Oct 10, 2013, 4:35 PM
Growth in the Gambian economy has slowed down to 3.3 percent in 2011 compared to 5.5 percent in 2010, revised GDP figures by the Gambia Bureau of Statistics have indicated, according to the Central Bank of The Gambia.
In a statement issued after its Monetary Policy Committee press briefing on Friday, the Central Bank said this is attributed primarily to the contraction in the value-added of agriculture.
Central Bank Governor Amadou Colley, who read the statement, said real GDP growth is projected to contract by 1.7 percent in 2012, but to rebound to 9.7 percent in 2013 premised on improved agricultural output and continued rebound of the tourism sector.
He said monetary developments were characterized by subdued growth of the key monetary aggregates.
Money supply growth, he said, decelerated to 5.8 percent in the year to end-June 2012, significantly lower than 14.9 percent a year ago and the target of 9.0 percent.
Governor Colley revealed that preliminary estimates of government fiscal operations in the first six months of 2012 showed an improved position compared to the same period last year.
“Total revenue and grants amounted to D3.2 billion compared to D2.7 billion in the corresponding period in 2011. Domestic revenue, comprising tax and non-tax revenue, rose to D2.5 billion, or 15.9 percent,” he said, adding that total expenditure and net lending also rose, albeit at a slower pace of 13.0 percent to D3.6 billion.
He stated that the overall budget balance (including grants) on commitment basis, was in a deficit of D418.6 million, lower than the deficit of D469.50 million in the first half of 2011.
“Consequent to the reduced foreign currency inflows and increased demand, the Dalasi depreciated in nominal effective exchange rate terms by 4.7 percent in June 2012 compared to the depreciation of 5.3 percent in June 2011,” he stated.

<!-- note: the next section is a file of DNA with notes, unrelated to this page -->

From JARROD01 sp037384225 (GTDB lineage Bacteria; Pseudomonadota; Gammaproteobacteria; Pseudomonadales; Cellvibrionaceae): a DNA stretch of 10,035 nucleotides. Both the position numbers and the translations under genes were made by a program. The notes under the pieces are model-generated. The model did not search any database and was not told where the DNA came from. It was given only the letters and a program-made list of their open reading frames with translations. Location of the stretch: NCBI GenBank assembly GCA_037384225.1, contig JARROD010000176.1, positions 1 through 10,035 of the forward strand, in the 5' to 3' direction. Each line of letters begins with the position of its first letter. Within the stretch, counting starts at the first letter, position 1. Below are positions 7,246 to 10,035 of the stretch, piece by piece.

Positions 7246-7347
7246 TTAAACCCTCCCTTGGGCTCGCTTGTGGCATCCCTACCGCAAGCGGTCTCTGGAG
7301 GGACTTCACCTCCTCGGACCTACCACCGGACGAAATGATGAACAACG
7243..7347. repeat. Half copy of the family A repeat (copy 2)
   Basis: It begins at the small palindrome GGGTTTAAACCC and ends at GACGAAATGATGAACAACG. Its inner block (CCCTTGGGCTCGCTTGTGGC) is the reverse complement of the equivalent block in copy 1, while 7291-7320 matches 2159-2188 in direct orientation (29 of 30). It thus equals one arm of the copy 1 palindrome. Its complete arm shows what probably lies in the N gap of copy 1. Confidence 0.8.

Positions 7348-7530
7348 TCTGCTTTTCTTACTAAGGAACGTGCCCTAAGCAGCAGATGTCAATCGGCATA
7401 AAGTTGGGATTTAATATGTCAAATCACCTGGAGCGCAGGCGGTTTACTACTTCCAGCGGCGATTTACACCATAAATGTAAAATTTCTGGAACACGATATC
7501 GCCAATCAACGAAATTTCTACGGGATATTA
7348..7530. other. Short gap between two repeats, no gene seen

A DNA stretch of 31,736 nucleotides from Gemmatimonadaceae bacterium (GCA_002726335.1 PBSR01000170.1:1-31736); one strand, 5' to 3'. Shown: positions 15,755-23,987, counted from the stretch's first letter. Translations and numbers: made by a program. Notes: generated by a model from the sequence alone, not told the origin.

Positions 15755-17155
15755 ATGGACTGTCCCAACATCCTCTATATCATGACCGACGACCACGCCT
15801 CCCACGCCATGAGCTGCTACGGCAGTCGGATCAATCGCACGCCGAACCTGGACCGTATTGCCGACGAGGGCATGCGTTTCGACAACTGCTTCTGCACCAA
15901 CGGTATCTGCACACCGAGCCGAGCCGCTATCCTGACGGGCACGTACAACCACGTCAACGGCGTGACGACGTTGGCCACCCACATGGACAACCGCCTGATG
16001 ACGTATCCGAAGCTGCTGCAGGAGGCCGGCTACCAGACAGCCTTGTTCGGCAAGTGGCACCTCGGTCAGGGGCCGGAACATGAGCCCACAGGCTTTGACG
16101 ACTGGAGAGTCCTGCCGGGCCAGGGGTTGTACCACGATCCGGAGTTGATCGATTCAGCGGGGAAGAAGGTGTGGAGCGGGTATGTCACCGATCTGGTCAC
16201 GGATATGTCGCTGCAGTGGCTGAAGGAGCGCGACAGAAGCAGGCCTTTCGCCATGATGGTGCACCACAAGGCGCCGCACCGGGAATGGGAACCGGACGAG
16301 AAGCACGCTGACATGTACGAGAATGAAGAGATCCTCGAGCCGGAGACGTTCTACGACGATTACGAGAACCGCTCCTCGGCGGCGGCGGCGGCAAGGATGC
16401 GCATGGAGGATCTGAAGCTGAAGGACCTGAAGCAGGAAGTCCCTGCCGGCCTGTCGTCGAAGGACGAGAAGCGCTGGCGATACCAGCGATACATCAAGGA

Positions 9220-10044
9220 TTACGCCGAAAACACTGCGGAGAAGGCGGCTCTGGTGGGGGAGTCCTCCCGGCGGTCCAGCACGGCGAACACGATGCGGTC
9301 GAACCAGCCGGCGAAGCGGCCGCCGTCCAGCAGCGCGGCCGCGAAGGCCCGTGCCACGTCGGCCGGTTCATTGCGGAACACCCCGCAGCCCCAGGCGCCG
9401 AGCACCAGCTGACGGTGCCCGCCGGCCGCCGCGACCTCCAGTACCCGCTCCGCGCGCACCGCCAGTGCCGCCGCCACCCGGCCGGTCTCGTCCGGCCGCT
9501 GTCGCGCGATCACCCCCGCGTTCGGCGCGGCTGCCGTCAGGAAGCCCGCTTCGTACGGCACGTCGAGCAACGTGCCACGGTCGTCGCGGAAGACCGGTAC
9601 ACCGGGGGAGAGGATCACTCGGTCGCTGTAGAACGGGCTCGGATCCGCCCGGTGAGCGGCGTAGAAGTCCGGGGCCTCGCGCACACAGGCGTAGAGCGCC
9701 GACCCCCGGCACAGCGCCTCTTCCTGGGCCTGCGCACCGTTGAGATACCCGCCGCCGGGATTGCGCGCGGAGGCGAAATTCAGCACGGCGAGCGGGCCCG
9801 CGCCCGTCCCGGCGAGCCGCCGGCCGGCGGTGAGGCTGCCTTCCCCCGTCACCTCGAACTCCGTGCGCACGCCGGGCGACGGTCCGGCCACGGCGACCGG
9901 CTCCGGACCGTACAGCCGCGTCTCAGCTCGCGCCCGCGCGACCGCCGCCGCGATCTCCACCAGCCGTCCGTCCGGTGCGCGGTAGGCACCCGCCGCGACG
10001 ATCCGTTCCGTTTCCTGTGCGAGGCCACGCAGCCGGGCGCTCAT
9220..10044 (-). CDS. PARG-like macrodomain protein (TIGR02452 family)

The Central Bank Governor further stated that against individual currencies, the Dalasi depreciated by 9.8 percent and 6.1 percent against the US dollar and Pound Sterling respectively but appreciated by 3.3 percent against the Euro.
“According to the key financial soundness indicators, the banking industry remains sound. The average risk-weighted capital adequacy ratio (CAR) was 26.0 percent in June 2012, higher than the minimum capital requirement of 10.0 percent,” he explained.
The assets of the industry, Governor Colley added, totaled D19.1 billion, representing an increase of 5.3 percent from June 2011.
The Central Bank Governor also told managing directors of banks at the press briefing that the slowdown in global activity has led to a sizeable reduction in commodity prices, although they remain elevated.
“Global food prices have fallen slightly from the historic peak, but the UN Food and Agricultural Organisation indicate that high and unpredictable prices are likely to continue,” he said, adding that average oil prices, the highest on record in 2011, appeared to be heading to new records due to fears over supply disruptions.
On the domestic front, Governor Colley revealed that headline inflation, measured by the National Consumer Price Index (NCPI), declined to 4.3 percent in June 2012 compared to 5.4 percent in June, 2011.
Outlook for Inflation
Governor Colley noted that given the confluence of subdued pace of monetary expansion and the improved fiscal position, coupled with the recent drop in energy and food prices, the MPC expects inflation to remain below the 5 percent target over the remainder of the year and sees the risks to the inflation forecast to be fairly balanced.
He said taking into account these developments, the MPC views the prevailing condition to be appropriate to further ease monetary policy.
He stated that the MPC has, therefore, decided to reduce the policy rate, the rediscount rate, by one percentage point to 12 percent.